Pub 'badgers' council to open village street

PUBLISHED: 19:01 27 August 2008 | UPDATED: 15:51 11 May 2010

MICHELLE HUNTER, landlady at The Queen Adelaide in Croydon. 3122DW011

MICHELLE HUNTER, landlady at The Queen Adelaide in Croydon. 3122DW011

AN unsafe road which was closed after being undermined by a badger sett has now been re-opened. But a nearby pub, whose business has suffered because of the road closure, faces an anxious wait to see if it will recover. The Queen Adelaide, in the High

AN "unsafe" road which was closed after being undermined by a badger sett has now been re-opened.

But a nearby pub, whose business has suffered because of the road closure, faces an anxious wait to see if it will recover.

The Queen Adelaide, in the High Street, Croydon, has been losing trade ever since Cambridgeshire County Council closed the road in April.

Indeed, since May, the pub has remained shut at lunchtimes on Monday and Tuesday.

Of the road closure, landlady Michelle Hunter said: "It got you so down because there was nothing that you could do.

"I phoned the highways department and Natural England every day, and in the end I am sure that they got fed up with me badgering them."

Although the road can now be used, Michelle remains cautious about the future.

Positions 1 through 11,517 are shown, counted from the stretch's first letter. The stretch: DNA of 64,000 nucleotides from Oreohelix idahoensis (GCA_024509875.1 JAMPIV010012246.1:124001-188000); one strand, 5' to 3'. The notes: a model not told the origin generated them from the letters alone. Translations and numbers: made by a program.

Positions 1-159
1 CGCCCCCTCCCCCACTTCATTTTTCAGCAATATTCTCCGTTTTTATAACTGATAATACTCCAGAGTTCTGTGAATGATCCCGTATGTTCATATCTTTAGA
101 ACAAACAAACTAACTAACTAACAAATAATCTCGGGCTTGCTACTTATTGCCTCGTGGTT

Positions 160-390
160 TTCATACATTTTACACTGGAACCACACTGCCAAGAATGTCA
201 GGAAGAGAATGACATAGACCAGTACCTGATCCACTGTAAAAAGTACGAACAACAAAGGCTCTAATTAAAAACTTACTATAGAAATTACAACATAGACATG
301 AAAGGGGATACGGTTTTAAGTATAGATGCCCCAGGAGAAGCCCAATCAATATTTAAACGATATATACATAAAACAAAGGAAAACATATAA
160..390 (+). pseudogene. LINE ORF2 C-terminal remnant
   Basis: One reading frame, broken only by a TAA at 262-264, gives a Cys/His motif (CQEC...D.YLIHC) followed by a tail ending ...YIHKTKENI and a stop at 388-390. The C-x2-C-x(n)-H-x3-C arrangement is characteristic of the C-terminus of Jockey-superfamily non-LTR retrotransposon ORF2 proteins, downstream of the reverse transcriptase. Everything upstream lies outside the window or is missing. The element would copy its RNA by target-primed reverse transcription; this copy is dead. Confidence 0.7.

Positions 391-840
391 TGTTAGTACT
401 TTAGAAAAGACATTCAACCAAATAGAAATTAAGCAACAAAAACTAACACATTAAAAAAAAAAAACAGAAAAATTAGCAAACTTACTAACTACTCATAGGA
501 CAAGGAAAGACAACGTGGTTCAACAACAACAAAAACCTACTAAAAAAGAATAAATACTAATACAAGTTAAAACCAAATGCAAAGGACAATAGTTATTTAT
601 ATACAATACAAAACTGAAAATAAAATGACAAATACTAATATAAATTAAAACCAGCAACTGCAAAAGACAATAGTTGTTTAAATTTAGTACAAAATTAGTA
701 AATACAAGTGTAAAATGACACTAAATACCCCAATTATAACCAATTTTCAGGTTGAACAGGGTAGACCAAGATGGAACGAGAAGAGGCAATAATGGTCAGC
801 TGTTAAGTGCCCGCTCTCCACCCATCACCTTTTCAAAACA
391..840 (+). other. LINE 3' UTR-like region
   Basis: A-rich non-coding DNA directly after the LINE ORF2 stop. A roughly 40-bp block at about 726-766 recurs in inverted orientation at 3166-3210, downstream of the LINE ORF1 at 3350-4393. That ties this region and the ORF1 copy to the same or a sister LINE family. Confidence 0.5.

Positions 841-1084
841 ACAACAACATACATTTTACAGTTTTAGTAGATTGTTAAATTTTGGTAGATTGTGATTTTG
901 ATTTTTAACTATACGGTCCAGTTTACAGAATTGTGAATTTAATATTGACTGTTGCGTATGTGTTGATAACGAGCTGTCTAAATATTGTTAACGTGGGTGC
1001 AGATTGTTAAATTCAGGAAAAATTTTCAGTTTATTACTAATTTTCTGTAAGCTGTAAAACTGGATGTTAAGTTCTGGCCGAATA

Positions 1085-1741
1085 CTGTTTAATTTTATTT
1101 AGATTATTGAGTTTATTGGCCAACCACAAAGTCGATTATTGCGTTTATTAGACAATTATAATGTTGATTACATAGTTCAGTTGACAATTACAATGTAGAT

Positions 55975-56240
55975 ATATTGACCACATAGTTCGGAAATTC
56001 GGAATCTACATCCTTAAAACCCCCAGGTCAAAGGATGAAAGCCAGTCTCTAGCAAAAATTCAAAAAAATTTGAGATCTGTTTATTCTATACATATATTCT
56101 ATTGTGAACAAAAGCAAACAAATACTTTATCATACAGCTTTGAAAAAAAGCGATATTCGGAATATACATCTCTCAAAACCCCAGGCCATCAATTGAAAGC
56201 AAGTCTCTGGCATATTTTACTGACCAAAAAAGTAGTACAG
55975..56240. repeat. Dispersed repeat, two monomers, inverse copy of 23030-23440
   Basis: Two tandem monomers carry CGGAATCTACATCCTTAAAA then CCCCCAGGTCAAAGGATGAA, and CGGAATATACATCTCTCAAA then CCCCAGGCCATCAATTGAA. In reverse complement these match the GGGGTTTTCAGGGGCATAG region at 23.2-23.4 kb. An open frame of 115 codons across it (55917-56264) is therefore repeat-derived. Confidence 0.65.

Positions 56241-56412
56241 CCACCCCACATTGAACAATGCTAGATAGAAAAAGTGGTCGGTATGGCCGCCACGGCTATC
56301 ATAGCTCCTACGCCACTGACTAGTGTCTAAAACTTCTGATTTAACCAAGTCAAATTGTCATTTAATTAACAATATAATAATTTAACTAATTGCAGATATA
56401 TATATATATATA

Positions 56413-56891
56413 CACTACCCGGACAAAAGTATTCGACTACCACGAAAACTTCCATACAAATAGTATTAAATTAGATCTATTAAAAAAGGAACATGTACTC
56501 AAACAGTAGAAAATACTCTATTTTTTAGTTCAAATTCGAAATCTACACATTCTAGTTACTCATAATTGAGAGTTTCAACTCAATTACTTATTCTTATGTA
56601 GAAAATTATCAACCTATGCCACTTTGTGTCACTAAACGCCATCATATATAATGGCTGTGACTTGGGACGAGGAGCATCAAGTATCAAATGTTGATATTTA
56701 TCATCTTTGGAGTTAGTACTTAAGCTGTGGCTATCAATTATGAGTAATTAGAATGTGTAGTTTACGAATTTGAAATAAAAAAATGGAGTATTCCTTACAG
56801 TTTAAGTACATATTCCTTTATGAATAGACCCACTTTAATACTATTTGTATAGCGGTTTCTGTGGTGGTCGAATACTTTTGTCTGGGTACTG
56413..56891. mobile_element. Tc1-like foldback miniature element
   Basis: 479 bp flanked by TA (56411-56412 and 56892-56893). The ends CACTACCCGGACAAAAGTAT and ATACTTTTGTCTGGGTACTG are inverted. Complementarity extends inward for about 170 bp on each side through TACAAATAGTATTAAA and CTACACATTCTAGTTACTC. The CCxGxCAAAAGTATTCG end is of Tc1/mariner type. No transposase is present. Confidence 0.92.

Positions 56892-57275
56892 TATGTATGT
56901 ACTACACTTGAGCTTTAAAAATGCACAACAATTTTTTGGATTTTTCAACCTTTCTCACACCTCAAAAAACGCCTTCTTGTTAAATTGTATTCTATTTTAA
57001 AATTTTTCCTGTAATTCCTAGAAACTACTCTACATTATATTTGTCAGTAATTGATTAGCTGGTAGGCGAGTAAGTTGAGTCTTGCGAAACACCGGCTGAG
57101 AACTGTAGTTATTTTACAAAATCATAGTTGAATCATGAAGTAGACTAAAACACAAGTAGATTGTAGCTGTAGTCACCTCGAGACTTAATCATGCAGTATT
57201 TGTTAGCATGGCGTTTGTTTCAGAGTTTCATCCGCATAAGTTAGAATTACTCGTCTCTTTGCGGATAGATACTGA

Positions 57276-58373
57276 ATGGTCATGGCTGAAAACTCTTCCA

"Trade is starting to pick up again and we are trying to let people know that the road has re-opened.

"We are hoping for a good upturn in business and we are going to have a big re-launch party in October."

The High Street was first closed in April, amid fears that the amount of undermining by tunnels could cause the road to cave-in.

When the badgers' sett was excavated, a number of tunnels - some as much as half a metre in diameter - were found.

About 230 tonnes of concrete was used to fill the sett and dozens of badgers - which are protected by law - were relocated with the help of Natural England.

The county council told The Crow that a temporary surface had been laid and that the road is now safe to use.

And a permanent road surface is set to be laid in about three weeks' time.

David Gilkes, the county council's area maintenance engineer, said: "The job of highways is not just to look after the roads, but where and whenever we can, our wildlife too.

"The badgers had extensively undermined the road and made it unsafe for traffic, but as a protected species we could not move them until the right time.

"We had been working closely with wildlife experts to make sure the badgers are moved properly and monitored.

"We have re-opened the road with a temporary service so people could use it as soon as possible rather than cause further disruption.

"We apologise for any inconvenience that has been caused and thank motorists and residents for their patience.

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